The Broadsheet – Lower Manhattan’s Local Newspaper
‘By the Grace of God’
Reverend Phillip Jackson Installed as Trinity Church’s Nineteenth Rector
Reverend Phil Jackson ceremonially accepts the keys to Trinity Church
Lower Manhattan has a new spiritual leader: The Reverend Phillip A. Jackson was installed as the 19th Rector of Trinity Church on February 26, in a ceremony steeped in tradition. The observance began outside the front door of the Church, where Rev. Jackson was ritually handed the bronze keys to Trinity and nearby St. Paul’s Chapel, as he recited, “I accept the keys and with them the temporalities, profits, and appurtenances of the Rectorship.” His voice catching, he continued, “and by the grace of God I will faithfully perform the duties of my office, so long as it may please God to continue me in it.”
Trinity Church received its charter from King William III of England in 1697, which called for Rector of Trinity to be appointed by the Royal Governor of colony of New York. After the American Revolution, the New York Assembly passed a law authorizing the Church’s wardens and vestry (a body that functions like a board of directors) to induct a new Rector. This procedure has continued ever since.
In January, the vestry announced that, “over the past seven years, first as Vicar and then as Priest-in-Charge, Phil has served Trinity with humility, integrity, and, most importantly, a deep and abiding love for God and for this congregation. During the past two years in particular—a uniquely difficult and challenging time for our parish and our city—Phil encouraged us to deepen our commitment to one another and to our missional work. His leadership has been, and now will continue to be, a gift to us all.”
Representatives of the congregation presented Rev. Jackson with symbols of Trinity’s relationship to the community and the City—some time-honored, others whimsical—including a Bible, vessels of water and olive oil, peppercorns and a compass, a New York City subway map, and a basketball. The liturgy also featured the use of the chalice and paten given to the fledgling Anglican congregation in 1710, by Queen Anne of England.
Reverend Jennifer Baskerville-Burrows delivers the sermon, as Trinity’s new Rector look on
The sermon was delivered by Rev. Jackson’s colleague and close friend, Reverend Jennifer Baskerville-Burrows, who was baptized in Trinity Church, and went on to become the first African-American woman elected as an diocesan Episcopal Bishop.
“It feels so right to have been invited home, here by your new Rector, the big brother I never had,” she began. “This community formed me and impacted the direction of my life.”
“Yours is a complex and complicated institution,” Bishop Baskerville-Burrows continued. “Trinity, with the history and resources that can be both a privilege and a burden, carries a particular weight for the Anglican communion and this City. Trinity has had an impact on the Church across the globe.”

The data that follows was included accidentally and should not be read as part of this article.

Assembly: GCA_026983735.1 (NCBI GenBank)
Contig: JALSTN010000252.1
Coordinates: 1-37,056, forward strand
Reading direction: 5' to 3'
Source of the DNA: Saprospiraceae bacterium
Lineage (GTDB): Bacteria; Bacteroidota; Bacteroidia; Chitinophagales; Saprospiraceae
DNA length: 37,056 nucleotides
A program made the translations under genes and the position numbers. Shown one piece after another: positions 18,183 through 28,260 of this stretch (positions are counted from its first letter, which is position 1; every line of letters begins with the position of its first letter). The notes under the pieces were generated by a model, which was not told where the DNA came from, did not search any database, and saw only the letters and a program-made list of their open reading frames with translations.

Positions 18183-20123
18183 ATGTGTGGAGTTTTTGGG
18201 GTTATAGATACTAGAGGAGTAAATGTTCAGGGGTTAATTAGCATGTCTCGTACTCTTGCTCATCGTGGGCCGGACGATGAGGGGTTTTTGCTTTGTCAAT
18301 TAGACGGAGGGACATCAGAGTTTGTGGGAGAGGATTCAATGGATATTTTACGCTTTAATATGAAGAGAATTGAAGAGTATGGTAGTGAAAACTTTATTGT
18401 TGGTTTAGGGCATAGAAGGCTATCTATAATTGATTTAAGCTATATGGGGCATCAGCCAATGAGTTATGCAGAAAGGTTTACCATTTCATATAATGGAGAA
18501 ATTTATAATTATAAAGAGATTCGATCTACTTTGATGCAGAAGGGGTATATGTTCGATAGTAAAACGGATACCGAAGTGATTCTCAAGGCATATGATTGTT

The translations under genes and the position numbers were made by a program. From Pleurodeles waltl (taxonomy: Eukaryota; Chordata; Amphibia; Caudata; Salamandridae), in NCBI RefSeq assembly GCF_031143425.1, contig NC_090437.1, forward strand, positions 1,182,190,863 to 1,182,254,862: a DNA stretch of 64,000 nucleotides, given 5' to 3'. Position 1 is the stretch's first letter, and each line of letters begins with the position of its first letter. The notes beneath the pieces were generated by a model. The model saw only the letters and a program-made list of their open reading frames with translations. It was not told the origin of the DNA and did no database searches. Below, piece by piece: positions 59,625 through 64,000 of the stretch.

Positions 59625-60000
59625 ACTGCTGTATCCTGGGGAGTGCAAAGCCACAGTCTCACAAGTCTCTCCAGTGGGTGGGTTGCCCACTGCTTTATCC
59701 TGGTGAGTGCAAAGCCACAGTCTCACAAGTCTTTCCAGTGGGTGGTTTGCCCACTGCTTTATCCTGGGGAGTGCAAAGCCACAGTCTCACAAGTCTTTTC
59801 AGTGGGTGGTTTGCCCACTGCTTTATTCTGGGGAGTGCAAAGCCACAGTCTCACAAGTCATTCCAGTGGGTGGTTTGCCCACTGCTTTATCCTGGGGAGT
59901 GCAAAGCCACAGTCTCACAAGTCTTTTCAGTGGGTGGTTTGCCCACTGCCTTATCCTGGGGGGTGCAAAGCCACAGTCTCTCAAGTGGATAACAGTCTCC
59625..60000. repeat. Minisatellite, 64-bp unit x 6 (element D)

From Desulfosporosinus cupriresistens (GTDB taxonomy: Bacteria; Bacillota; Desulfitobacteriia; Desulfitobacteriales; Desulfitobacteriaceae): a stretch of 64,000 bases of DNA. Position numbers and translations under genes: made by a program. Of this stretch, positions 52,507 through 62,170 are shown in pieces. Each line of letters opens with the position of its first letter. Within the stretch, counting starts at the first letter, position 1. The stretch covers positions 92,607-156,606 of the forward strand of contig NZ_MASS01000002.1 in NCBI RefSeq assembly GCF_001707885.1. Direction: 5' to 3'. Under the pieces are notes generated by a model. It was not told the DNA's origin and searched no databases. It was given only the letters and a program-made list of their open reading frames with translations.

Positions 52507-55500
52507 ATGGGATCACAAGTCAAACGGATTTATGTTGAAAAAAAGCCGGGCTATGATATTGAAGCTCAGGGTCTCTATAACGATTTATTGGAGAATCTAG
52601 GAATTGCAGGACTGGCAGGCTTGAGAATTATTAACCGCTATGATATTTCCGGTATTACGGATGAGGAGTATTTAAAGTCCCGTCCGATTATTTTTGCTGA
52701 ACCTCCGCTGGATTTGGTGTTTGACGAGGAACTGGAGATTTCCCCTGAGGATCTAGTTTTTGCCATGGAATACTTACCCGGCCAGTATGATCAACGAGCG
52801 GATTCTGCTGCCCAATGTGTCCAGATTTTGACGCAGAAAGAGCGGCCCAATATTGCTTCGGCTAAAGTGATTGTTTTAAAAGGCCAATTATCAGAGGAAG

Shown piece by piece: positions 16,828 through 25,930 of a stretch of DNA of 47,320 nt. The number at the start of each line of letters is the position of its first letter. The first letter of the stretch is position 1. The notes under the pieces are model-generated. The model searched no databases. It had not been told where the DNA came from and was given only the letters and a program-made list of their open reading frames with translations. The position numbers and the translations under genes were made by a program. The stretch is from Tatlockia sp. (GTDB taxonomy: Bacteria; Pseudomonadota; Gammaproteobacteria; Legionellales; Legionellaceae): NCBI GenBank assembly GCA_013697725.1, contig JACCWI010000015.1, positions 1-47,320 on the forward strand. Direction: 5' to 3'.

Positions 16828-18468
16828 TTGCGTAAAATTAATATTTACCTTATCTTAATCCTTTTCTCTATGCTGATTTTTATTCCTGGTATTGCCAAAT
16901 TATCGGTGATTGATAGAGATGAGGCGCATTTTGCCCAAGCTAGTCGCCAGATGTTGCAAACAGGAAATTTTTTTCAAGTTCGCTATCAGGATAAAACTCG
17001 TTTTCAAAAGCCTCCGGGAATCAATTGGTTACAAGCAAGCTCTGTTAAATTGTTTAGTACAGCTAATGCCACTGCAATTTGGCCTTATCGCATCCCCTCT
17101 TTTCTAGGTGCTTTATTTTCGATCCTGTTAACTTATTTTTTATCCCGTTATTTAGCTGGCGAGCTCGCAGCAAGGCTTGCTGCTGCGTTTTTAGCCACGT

This was a reference to the vast endowment presided over by Trinity, arising from the gift of hundreds of acres of Lower Manhattan land granted to the Church by the British crown in the early 1700s. This bequest makes possible prodigious charitable giving, including nearly $80 million during the pandemic, which provided (among other things) meals for more than 230,000 people.
“But if, at the end of the day, Trinity should forget that in its heart it is a parish church, anything else it may do or money it may have will matter little,” the Bishop reflected. “I believe that the role of this incredible parish in these extraordinary days is actually quite simple. God is calling this Church to a new way to claim your role and identity as a parish for this City. And you are about to install a Rector who is beautifully suited for this moment, to lead you on that journey.”
“I’ve been around long enough to know that being Rector of Trinity Church is a call most priests think they want,” she observed. “But after the pomp and circumstance of a service like today’s has faded, what exactly is this job? Sitting here at the top of Wall Street, on land that was once the marketplace for enslaved peoples, in the financial capital of the richest nation on the planet, the global institution that is Trinity Church is called to be embedded, enmeshed, grounded in the life of the City, which is more than just Wall Street and all that that name represents, in a different way.”
“This is a city of beautiful diversity, of people living on the edge and barely making it,” Rev. Baskerville-Burrows said. “When we go outside this building, we see the inequities in housing. We see how deeply we are divided across race and class. We’ve got to change the story.”
“Together with your new Rector, you are called to come home and reimagine what serving looks like,” she noted. “The reason the title is ‘Rector’ and not ‘CEO’ is because this is a parish church, first and always. Being Rector of Trinity is about pastoring a complex institution, having the chops to lead, to mind the real estate and spreadsheets and investments—you’ve got that. But at the core, it’s about seeing and nurturing this congregation.”
Reverend Jackson is installed as Trinity’s 19th Rector
“You are literally built on the history of our colonial and colonizing past,” Rev. Baskerville-Burrows elaborated. “You need to redeem it, you need to repair it. Do it not because you have a Rector of African descent. Don’t do it for that. Don’t do it because everyone says we should be talking about reparations and social justice. Don’t do it for that. Do it because Jesus would have you do it—full stop.”